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The author explores the origins of the eighteenth-century chemical revolution as it centers on Antoine-Laurent Lavoisier's earliest work on combustion. He shows that the main lines of Lavoisier's theory—including his theory of a heat-fluid, caloric—were elaborated well before his discovery of the role played by oxygen. Contrary to the opinion prevailing at that time, Lavoisier suspected, and demonstrated by experiment, that common air, or some portion of it, combines with substances when they are burned.

Professor Guerlac examines critically the theories of other historians of science concerning these first experiments, and tries to unravel the influences which French, German, and British chemists may have had on Lavoisier. He has made use of newly discovered material on this phase of Lavoisier's career, and includes an appendix in which the essential documents are printed together for the first time.

The author explores the origins of the eighteenth-century chemical revolution as it centers on Antoine-Laurent Lavoisier's earliest work on combustion. He shows that the main lines of Lavoisier's theory—including his theory of a heat-fluid, caloric—were elaborated well before his discovery of the role played by oxygen. Contrary to the opinion prevailing at that time, Lavoisier suspected, and demonstrated by experiment, that common air, or some portion of it, combines with substances when they are burned. Professor Guerlac examines critically the theories of other historians of science concerning these first experiments, and tries to unravel the influences which French, German, and British chemists may have had on Lavoisier. He has made use of newly discovered material on this phase of Lavoisier's career, and includes an appendix in which the essential documents are printed together for the first time.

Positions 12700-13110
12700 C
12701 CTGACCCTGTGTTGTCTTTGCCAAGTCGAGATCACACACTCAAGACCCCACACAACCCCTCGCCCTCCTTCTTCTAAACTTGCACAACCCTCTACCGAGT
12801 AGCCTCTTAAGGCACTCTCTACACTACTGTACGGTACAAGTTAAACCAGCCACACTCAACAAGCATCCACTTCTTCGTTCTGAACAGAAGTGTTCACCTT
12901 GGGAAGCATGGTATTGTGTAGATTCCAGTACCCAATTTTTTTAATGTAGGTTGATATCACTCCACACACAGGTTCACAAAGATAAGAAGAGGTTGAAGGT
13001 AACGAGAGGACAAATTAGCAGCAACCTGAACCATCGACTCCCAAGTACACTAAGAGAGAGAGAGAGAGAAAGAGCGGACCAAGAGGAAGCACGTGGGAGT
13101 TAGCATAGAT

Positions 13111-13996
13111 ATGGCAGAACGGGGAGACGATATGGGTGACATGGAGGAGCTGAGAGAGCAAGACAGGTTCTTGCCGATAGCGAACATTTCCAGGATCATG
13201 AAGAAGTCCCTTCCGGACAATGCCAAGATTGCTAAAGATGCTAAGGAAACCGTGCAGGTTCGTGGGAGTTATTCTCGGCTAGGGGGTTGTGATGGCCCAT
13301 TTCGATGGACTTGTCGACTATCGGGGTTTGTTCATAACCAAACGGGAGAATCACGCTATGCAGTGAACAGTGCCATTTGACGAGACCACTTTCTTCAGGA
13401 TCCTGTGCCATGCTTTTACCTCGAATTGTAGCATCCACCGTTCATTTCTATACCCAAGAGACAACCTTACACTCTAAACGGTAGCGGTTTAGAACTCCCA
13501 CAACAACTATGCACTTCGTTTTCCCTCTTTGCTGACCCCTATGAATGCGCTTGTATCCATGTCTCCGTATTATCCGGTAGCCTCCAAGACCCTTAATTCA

Table of Contents

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  1. Cover
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  1. Frontispiece
  2. pp. i-ii
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  1. Title Page
  2. p. iii
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  1. Copyright
  2. p. iv
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  1. Dedication
  2. pp. v-vi
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  1. Acknowledgments
  2. pp. vii-x
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  1. Table of Contents
  2. p. xi
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  1. Image Plates
  2. p. xii
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  1. Introduction
  2. pp. xiii-xix
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  1. Epigraph
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  1. 1 Background of the Problem
  2. pp. 1-35
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  1. 2 The Introduction of Pneumatic Chemistry into France
  2. pp. 36-75
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  1. 3 The Origin of Lavoisier’s Experiments—Some Theories Examined and Some New Evidence
  2. pp. 76-110
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  1. 4 The Mysterious Calcination of Metals
  2. pp. 111-145
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  1. 5 A Striking Anticipation of Lavoisier’s Theory
  2. pp. 146-155
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  1. 6 Lavoisier, Phosphorus, and the Role of Mitouard
  2. pp. 156-191
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  1. Conclusion
  2. pp. 192-196
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  1. Appendix
  2. pp. 197-230
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  1. Index
  2. pp. 231-240
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  1. Images
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